We saw “War Horse” at Lincoln Center Theater this week and I thought a short review for those of us who love horses was in order.
From the Miriam-Webster Dictionary: War Horse
1: a horse used in war: charger
2: a person with long experience in a field; especially: a veteran soldier or public person (as a politician)
3: something (as a work of art or musical composition) that has become overly familiar or hackneyed due to much repetition in the standard repertoire
The play tells the story of young Albert Narracott and his majestic horse Joey in the days just prior to WW I. The real stars of this production are the puppeteers and the designers of the play. The horse puppets, especially the yearling Joey, give the uncanny feeling of a living, breathing animal.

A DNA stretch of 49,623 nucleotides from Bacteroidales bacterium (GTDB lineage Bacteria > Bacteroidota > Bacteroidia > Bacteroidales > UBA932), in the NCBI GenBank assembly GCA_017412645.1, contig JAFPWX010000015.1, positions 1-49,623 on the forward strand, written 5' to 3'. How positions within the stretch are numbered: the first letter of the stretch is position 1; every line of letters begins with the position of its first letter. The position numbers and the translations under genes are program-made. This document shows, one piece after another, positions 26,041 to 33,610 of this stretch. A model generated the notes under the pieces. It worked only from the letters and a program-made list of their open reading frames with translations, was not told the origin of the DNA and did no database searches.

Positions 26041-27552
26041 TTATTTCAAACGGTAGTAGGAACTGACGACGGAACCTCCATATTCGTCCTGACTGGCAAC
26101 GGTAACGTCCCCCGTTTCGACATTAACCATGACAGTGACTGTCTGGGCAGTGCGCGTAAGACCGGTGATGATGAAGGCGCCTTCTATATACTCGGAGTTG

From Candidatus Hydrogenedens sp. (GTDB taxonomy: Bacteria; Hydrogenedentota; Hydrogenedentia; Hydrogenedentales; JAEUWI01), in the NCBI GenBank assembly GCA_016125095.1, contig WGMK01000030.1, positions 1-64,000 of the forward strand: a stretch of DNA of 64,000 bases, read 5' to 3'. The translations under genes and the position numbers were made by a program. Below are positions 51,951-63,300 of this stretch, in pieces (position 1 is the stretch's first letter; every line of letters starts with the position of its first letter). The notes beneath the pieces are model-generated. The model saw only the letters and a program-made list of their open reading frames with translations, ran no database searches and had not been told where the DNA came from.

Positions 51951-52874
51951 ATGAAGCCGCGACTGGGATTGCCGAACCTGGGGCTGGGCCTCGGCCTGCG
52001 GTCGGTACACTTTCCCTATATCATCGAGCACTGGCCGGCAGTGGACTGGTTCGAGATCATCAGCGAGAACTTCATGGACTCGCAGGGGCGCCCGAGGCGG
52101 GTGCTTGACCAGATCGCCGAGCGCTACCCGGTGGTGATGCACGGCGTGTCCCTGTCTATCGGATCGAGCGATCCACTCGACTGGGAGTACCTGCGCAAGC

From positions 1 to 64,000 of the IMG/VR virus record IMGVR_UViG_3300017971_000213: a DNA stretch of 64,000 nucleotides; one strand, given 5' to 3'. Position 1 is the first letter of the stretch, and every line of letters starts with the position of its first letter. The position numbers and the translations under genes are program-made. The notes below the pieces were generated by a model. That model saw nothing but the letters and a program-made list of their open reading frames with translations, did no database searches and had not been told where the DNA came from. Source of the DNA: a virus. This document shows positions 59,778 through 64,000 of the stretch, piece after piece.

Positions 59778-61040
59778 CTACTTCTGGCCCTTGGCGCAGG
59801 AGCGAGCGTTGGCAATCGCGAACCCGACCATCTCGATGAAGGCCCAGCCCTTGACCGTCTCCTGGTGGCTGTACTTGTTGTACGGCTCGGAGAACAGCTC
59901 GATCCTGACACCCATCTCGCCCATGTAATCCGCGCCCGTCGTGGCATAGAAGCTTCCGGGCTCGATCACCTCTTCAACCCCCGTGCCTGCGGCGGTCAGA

When war breaks out, Albert’s drunkard Father sells Joey to the British Army. A kindly Officer promises Albert he will care for his beloved colt on the battlefield but is quickly killed in battle. Heartbroken Albert runs away from home to enlist in a desperate attempt to find his horse. The script by Nick Stafford is from a book by Michael Morpurgo first published in 1982. In the program it is noted that eight million horses perished in WW I. Morpurgo has said that he wanted to write of the suffering of the Great War through the eyes of a horse. That is exactly what we get in this production, especially in the last heart wrenching scenes when Joey and Albert are reunited on the battlefield.
Special note should be given to set designer Rae Smith and the Handspring Puppet Company who show us simply the nature of war in general and this battle in particular. WW I was the last major war in which horses were used in battle. “War Horse” is a fitting tribute to those who lost their lives in the fighting that history has told us was a barbaric atrocity.